Back on the spy trail, Simeon trekked through the Physic Garden running parallel to St Peter’s ruined nave. Replacing a neglected sensory garden, the Physic Garden was planted by the luxury fragrance brand Jo Malone London in 2015 as part of a global charity initiative to support people living with mental ill-health and physical disabilities. Designed to nourish and nurture, the garden is a peaceful haven for rehabilitation and recovery. Jo Malone London also supported the homelessness charity St Mungo’s to create the Putting Down Roots (PDR) programme, which encourages the homeless and jobless to help maintain the garden, earn qualifications in horticulture, and seek permanent employment.
Behind the church, Simeon was excited to discover a feature called Beside the Still Waters. Two Kilkenny limestone fountains sit in small ponds, which are joined together by a narrow channel of water. At one end, the carved stone resembles a pine cone, and at the other, the stone has a cinquefoil form, giving it the appearance of a garlic bulb. The feature was created by Peter Randall-Page (b.1954), who has public work on display in several locations, including London and Cambridge. Randall-Page focuses on the geometry of his designs, which he explains “is the theme on which nature plays her infinite variations”.
Simeon was intrigued to discover another sculpture nearby of a throne made of Normandy limestone. While inspecting it for clues for his spy mission, Simeon found giant footprints at the base of the throne. Simeon is now convinced that giants once roamed the city of Bristol, but this sculpture was commissioned in the early 1990s during the new landscaping of Castle Park. The sculptor is Rachel Fenner, who takes inspiration from ancient natural and archaeological sites of Britain.
With no time to worry about the existence of giants, Simeon hurried on through Castle Park – he had spies to catch! He even resisted climbing the five Silver Birch trees planted in memory of the five D-Day landing beaches, code-named Juno, Gold, Sword, Utah and Omaha. Nor did Simeon notice the memorial trees for Anne Frank and the victims of the atomic bombings of Hiroshima and Nagasaki.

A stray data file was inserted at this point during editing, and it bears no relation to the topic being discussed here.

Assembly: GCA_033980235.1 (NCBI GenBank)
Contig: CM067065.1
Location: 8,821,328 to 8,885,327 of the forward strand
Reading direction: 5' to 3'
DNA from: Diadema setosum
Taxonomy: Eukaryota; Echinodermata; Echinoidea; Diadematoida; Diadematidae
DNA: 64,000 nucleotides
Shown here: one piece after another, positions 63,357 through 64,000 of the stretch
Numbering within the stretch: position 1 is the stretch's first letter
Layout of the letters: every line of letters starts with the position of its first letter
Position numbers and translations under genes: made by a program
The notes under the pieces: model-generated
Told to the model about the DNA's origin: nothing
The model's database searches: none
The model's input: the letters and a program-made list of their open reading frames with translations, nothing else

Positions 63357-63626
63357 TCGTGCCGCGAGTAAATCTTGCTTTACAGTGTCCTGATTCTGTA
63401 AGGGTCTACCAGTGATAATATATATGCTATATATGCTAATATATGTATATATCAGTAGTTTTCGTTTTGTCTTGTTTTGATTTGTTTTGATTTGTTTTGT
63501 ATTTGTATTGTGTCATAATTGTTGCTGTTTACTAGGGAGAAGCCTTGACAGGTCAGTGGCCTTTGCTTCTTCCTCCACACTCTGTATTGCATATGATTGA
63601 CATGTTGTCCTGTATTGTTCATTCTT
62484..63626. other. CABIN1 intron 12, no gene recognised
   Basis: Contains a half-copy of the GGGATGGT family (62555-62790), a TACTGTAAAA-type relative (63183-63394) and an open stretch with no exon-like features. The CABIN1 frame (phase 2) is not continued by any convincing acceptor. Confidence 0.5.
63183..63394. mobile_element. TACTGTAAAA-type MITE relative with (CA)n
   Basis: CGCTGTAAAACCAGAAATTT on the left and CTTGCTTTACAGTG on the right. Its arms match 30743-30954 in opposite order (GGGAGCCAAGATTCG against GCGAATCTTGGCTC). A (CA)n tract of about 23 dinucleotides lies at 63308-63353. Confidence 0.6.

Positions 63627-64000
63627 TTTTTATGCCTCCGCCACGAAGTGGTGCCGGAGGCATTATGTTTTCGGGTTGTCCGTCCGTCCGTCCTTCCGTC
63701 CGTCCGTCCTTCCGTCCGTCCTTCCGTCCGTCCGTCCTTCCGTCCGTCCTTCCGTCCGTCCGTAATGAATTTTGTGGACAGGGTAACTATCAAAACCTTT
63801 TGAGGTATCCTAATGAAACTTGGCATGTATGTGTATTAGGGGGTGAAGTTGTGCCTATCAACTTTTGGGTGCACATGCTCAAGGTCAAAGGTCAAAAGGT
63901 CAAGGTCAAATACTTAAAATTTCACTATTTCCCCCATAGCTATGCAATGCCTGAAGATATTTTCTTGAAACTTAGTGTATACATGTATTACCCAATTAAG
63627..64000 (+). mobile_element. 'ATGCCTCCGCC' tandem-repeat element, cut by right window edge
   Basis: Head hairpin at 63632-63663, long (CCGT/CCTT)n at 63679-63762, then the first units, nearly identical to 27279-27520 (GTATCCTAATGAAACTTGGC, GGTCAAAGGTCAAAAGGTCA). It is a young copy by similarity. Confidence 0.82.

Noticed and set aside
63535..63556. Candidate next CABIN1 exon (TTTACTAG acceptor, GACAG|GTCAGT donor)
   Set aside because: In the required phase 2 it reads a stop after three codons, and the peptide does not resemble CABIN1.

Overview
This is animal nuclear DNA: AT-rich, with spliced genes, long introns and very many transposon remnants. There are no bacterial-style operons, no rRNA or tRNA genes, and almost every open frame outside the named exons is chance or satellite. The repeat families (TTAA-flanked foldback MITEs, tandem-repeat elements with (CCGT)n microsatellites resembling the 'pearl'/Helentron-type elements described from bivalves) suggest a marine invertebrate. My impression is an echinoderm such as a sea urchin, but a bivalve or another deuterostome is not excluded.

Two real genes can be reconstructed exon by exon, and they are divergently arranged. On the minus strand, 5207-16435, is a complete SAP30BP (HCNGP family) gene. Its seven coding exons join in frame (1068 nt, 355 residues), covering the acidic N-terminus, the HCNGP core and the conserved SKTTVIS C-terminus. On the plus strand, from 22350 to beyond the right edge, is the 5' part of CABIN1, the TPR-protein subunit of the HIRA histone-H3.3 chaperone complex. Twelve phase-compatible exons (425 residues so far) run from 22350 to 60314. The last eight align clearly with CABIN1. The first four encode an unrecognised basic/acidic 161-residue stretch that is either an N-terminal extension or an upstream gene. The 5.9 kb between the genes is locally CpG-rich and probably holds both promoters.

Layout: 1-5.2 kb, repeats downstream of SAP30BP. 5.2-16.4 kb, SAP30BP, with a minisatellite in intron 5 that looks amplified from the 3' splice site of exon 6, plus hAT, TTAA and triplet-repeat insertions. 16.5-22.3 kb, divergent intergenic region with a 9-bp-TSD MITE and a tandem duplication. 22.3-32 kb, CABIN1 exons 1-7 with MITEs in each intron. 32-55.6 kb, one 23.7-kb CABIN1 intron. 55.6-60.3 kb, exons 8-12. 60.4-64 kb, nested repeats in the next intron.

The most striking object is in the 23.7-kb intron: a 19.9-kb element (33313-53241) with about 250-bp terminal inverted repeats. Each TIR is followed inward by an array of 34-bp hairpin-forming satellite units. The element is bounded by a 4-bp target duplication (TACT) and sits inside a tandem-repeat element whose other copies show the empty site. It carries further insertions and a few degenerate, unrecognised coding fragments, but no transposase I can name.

In the centre of the park stands another sculpture, which Simeon paused at to sniff for clues. Unveiled by the Bristol Civic Society in 1993 to provide drinking water, the bronze fish fountain was created by ceramic artist Kate Malone. The water spouts, which poured out of the mouths of the fish, were later turned off when they failed the updated Water Regulations Advisory Scheme. Plans to refurbish the fountain are underway, so hopefully Malone’s work will function once again.
Whilst combing through the rest of Castle Park for clues, Simeon spotted a couple more things of note, such as several bird and bug boxes hanging on a wall. Opposite this, an S-shaped footbridge takes people across the Floating Harbour to the Finzels Reach development. The bridge opened in 2017 and, in Simeon’s opinion, is far more attractive than some of the industrial-style bridges. Unfortunately, Simeon did not have time to cross the bridge – he had spies to catch – but he was able to enjoy the experience later in the week.
Situated on the harbour is a floating ballast seed garden called Seeds of Change. Ballasts were frequently unloaded from trading ships in the harbour between 1680 and 1900. They often contained seeds of plants from all the countries the ships had visited, some of which flourished after arriving in Bristol. In 2007, Bristol invited Brazilian artist Maria Thereza Alves (b.1961) to exhibit her work in an exhibition at the Arnolfini gallery. During her stay, Alves dug up some of the remaining ballasts and extracted the seeds, which she grew and displayed in the gallery.